Dust belt around nearby star clear sign of exoplanet
While the discovery is expected to send astronomers scurrying to their telescopes to obtain direct images of a planet around the star, called Fomalhaut, it also provides a Rosetta stone for debris disks - the pancakes of rock and ice that form around new stars and coalesce into planets.
Image: The top view, taken by NASA's Hubble Space Telescope, is the first visible-light image of a dust ring around the nearby, bright young star Fomalhaut. The view at bottom points out important features in the image, such as the ring's inner and outer edges. In order to image the faint ring, a coronagraph on Hubble's Advanced Camera for Surveys was used to eclipse the bright star, the position of which is indicated by a dot near the ring's center. The center of the ring is about 1.4 billion miles away from the star. Astronomers believe that an unseen planet moving in an elliptical orbit is reshaping the ring. Credit: NASA, ESA, P. Kalas and J. Graham (University of California, Berkeley), and M. Clampin (NASA's Goddard Space Flight Center)
"Theoretical simulations already hinted at a planetary perturbation around the star, but these direct images with Hubble are really bringing Fomalhaut out into the spotlight," said Paul Kalas, a research astronomer at the University of California, Berkeley. "This is an exciting system to look at for finding planets and understanding how planets interact with debris disks."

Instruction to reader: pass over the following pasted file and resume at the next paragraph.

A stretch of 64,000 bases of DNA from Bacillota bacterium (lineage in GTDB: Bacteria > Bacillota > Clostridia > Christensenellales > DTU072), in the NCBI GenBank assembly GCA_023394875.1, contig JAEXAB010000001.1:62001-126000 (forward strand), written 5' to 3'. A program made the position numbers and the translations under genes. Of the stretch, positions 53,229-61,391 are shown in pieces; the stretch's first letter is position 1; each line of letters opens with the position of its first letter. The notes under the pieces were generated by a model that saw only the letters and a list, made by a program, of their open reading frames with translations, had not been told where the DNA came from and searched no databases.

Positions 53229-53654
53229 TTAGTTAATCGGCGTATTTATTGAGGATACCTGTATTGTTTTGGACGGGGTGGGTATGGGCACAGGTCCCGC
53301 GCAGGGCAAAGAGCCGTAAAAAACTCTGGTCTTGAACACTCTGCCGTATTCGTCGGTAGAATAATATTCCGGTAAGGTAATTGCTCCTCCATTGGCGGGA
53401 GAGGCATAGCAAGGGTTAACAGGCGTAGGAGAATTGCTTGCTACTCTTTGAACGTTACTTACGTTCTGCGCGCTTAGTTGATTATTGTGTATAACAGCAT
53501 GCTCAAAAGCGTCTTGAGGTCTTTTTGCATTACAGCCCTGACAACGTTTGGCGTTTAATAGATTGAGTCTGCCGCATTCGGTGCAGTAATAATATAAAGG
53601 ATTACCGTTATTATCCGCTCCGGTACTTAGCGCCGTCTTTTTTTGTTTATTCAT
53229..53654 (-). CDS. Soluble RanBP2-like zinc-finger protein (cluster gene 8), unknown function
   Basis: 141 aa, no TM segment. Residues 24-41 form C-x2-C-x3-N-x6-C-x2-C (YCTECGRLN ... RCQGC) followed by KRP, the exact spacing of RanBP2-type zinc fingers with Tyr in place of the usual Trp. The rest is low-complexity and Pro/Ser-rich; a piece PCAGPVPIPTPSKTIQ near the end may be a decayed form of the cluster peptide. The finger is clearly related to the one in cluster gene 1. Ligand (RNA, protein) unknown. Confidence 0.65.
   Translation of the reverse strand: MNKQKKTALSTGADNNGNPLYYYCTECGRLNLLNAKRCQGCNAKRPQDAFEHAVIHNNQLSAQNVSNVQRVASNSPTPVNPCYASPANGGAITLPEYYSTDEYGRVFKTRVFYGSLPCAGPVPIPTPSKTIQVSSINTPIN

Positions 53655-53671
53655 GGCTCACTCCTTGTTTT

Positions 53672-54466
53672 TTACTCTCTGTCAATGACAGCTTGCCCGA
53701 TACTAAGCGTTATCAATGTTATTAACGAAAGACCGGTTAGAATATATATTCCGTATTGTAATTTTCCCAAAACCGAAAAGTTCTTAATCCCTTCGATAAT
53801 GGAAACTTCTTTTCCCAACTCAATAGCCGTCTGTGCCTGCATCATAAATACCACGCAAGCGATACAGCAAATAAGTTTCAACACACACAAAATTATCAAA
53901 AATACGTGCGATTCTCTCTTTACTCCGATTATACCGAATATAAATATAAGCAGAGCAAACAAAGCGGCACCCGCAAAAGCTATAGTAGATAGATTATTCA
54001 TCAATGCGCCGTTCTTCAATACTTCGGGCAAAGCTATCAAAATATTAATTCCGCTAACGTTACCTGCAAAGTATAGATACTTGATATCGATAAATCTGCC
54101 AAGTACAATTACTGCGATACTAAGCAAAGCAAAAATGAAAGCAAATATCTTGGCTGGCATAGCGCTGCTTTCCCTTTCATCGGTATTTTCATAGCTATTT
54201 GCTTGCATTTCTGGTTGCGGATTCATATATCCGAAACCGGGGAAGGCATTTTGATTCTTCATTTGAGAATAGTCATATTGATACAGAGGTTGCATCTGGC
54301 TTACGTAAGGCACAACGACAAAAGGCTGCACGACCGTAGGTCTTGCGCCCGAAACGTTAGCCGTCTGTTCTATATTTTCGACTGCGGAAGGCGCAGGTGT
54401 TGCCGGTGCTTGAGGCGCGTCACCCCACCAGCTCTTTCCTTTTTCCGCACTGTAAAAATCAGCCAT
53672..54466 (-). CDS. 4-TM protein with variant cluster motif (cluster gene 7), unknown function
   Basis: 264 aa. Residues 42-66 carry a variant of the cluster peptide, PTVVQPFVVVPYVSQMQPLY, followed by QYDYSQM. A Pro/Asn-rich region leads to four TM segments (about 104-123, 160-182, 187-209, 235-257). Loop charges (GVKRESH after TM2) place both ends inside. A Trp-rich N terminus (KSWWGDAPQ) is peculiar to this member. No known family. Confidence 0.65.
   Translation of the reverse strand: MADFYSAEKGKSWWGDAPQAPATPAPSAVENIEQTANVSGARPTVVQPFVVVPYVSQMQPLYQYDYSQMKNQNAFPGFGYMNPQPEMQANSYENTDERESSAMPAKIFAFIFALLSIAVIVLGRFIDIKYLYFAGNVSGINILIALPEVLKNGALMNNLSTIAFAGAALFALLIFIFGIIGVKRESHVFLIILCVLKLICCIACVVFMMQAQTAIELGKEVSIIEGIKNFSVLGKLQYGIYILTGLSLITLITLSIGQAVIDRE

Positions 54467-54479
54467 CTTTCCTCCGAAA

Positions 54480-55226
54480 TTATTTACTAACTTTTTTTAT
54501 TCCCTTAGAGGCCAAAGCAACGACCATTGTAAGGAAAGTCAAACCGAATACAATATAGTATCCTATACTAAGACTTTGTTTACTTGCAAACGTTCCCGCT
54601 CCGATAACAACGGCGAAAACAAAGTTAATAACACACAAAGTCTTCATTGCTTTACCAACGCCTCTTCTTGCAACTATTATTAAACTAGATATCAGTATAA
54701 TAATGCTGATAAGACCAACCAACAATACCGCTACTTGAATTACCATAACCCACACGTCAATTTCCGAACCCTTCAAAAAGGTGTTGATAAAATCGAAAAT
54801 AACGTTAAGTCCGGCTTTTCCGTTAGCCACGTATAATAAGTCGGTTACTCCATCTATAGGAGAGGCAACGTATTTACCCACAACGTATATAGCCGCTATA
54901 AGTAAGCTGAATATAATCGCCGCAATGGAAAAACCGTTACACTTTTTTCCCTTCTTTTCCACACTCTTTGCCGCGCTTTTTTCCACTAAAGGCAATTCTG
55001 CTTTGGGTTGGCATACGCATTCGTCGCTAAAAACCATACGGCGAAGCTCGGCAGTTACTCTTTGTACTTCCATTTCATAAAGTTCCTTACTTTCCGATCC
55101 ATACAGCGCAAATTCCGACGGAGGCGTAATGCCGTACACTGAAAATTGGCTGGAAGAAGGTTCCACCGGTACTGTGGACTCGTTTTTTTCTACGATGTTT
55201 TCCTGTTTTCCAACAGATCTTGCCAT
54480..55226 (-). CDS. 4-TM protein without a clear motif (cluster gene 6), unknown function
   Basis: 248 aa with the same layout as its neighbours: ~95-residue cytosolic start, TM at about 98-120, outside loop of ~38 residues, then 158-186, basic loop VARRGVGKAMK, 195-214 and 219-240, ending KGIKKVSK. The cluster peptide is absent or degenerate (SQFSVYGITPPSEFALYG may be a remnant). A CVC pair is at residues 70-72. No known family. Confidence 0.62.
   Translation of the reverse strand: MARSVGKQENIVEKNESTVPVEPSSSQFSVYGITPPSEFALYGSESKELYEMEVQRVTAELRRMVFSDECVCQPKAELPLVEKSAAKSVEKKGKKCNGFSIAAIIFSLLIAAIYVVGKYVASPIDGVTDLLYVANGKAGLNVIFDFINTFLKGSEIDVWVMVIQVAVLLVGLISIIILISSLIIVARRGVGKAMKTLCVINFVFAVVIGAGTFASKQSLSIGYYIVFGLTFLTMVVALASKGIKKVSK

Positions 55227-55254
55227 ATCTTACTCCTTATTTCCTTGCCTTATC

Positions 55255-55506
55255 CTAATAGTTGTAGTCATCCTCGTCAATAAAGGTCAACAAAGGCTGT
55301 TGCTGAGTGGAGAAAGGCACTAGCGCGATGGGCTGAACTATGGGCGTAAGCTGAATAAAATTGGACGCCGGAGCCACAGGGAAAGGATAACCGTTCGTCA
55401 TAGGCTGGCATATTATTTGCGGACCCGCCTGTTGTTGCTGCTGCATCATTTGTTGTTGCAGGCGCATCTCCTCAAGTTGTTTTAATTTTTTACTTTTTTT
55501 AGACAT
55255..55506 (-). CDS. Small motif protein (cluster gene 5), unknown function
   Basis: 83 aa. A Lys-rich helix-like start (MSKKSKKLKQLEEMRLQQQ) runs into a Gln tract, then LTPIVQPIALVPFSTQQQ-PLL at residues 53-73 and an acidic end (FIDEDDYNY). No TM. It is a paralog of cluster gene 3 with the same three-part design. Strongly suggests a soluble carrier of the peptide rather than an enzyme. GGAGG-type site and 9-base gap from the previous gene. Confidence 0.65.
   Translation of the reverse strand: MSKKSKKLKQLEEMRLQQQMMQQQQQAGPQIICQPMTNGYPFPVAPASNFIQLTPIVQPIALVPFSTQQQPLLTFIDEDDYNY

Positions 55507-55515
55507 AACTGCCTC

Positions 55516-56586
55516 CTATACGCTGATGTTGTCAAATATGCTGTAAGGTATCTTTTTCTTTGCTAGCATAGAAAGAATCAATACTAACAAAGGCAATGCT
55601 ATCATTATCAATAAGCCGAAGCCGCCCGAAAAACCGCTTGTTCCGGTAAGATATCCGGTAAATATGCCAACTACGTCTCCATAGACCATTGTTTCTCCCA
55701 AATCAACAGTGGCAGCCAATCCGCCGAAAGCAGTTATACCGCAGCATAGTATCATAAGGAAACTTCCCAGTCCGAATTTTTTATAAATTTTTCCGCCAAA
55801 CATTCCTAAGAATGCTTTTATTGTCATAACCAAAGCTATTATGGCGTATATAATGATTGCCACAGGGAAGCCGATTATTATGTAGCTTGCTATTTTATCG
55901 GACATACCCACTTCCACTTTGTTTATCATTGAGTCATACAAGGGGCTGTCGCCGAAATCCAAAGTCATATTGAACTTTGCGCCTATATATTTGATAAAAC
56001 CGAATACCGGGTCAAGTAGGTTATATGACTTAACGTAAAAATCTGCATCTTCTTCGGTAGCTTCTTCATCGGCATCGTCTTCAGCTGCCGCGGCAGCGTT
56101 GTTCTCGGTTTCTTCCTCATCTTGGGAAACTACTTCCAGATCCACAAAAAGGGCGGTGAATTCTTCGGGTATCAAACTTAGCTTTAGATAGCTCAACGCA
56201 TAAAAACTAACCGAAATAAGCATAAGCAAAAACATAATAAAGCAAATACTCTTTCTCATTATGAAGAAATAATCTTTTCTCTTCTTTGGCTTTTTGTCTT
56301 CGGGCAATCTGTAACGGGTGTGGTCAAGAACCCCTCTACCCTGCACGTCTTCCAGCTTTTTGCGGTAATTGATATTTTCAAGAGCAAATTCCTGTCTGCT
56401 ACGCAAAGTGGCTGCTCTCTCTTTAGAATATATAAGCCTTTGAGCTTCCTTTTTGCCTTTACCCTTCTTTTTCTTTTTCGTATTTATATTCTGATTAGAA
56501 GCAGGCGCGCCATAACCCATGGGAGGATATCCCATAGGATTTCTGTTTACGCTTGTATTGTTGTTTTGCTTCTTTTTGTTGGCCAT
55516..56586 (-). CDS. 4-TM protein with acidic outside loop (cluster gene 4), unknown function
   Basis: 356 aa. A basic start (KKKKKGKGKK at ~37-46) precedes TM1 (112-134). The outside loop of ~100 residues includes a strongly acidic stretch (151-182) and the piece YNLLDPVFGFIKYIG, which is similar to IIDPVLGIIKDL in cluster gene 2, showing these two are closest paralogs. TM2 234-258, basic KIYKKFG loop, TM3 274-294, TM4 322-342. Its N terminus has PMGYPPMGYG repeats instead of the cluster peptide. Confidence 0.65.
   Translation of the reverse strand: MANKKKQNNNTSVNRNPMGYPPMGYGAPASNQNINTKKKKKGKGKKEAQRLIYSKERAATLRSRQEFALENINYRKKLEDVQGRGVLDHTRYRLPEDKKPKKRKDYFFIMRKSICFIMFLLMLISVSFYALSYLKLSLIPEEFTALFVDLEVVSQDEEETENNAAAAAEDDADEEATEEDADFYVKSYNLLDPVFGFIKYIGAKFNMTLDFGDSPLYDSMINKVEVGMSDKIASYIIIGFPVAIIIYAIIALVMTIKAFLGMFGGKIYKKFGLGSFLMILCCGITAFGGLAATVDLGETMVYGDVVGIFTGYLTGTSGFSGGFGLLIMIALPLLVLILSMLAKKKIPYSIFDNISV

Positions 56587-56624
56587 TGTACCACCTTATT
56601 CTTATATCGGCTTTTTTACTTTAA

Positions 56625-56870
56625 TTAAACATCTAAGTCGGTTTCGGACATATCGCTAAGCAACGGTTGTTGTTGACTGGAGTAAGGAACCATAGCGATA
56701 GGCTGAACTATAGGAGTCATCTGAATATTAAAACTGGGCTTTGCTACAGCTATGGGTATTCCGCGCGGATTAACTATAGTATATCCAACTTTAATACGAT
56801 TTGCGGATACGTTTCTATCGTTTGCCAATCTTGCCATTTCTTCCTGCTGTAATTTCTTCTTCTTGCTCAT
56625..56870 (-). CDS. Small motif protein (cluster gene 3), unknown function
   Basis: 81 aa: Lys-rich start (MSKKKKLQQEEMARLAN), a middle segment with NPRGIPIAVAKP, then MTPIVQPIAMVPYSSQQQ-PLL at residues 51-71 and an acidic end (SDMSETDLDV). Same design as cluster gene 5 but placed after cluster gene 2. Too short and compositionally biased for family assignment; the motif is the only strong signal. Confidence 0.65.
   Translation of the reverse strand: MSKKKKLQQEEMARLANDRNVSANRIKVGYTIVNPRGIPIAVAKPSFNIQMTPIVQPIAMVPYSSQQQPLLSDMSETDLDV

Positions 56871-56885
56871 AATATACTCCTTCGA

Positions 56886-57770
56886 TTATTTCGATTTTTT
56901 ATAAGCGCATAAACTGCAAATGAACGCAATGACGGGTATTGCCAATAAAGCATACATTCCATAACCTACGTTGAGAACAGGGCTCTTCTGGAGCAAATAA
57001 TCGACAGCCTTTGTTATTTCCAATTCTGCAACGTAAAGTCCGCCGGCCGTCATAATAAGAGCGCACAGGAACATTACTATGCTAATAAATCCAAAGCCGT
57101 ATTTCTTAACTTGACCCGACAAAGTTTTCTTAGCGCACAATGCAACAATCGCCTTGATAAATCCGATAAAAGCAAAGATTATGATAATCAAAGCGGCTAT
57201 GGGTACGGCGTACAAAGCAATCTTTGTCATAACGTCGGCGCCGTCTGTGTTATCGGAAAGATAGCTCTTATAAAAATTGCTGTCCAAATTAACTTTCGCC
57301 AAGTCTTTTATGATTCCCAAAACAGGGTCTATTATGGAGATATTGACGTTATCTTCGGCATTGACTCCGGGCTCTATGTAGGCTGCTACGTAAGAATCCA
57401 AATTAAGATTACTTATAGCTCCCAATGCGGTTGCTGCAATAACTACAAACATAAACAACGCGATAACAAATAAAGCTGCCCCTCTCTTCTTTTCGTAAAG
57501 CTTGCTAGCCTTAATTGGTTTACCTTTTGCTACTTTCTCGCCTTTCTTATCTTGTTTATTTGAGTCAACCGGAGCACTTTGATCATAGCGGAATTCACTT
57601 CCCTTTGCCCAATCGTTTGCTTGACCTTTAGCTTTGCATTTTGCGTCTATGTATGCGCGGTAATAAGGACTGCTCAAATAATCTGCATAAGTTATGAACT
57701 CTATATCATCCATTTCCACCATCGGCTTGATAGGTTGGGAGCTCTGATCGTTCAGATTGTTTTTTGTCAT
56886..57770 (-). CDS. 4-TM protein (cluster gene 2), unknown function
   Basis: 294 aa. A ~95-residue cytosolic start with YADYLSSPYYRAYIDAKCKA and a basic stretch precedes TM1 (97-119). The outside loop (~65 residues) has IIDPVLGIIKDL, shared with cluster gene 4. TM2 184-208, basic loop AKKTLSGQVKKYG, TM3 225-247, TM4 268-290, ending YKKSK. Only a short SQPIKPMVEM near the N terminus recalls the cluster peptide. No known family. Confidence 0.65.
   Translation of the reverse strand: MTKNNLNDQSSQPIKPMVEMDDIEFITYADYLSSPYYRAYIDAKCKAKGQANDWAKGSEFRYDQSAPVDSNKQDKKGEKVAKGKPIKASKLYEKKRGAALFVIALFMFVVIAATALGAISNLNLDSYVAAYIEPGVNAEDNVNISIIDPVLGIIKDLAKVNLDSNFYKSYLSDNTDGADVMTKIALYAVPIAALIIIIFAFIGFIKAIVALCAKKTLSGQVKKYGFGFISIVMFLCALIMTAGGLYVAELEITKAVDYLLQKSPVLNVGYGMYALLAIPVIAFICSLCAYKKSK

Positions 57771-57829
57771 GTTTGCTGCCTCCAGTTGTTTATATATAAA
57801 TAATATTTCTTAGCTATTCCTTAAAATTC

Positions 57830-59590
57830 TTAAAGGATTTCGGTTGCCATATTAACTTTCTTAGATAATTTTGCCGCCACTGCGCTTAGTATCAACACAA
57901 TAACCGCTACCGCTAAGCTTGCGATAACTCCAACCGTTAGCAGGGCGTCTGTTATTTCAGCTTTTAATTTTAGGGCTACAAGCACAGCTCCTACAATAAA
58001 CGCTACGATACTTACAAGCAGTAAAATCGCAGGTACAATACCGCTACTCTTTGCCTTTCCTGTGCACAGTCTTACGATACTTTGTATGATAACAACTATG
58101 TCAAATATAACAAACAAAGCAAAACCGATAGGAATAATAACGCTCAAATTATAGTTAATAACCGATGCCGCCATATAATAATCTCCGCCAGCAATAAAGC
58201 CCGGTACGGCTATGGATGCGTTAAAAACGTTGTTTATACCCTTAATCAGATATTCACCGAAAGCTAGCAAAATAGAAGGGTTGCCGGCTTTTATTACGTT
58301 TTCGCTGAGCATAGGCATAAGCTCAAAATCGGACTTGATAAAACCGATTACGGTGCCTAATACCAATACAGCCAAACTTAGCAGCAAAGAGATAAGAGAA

Fomalhaut, a star only 25 light years distant and about twice the mass of the sun, is a mere 200 million years old - one-twentieth the age of the sun. In our solar system, that age was the epoch of bombardment, when asteroids and comets rained down on the planets and moons.
"When our solar system was 200 million years old, it was an exciting time, a period of transition between the birth of planets and their final state," he said. "The planets had formed, but they were still clearing a large reservoir of minor bodies - the small comets and asteroids left over from the time of formation. The moon was being bombarded with objects that produced the craters we see today. And Mars was being bombarded by comets, depositing water, and all the planets were having their atmospheres modified as objects rained down on them. Our Kuiper Belt is material left over from that era."
We can't study that long-ago era directly, he said, but we can learn about it from young debris disks around other stars.
Kalas and collaborators James R. Graham, professor of astronomy at UC Berkeley, and Mark Clampin of the NASA Goddard Space Flight Center in Greenbelt, Md., will publish their findings in the June 23, 2005, issue of the journal Nature.
Infrared astronomers first detected heat from a dusty debris disk around the star Fomalhaut more than 20 years ago, but could only speculate about any planets that may have condensed out of the dust. Now, however, the team of astronomers was able to take advantage of the Hubble's new Advanced Camera for Surveys to obtain clear enough images to discern the disk's sharp edges, the hallmark of a planet. As a near neighbor of Earth and the brightest star in the southern constellation Piscis Austrinus (the Southern Fish), Fomalhaut was a perfect target for the camera.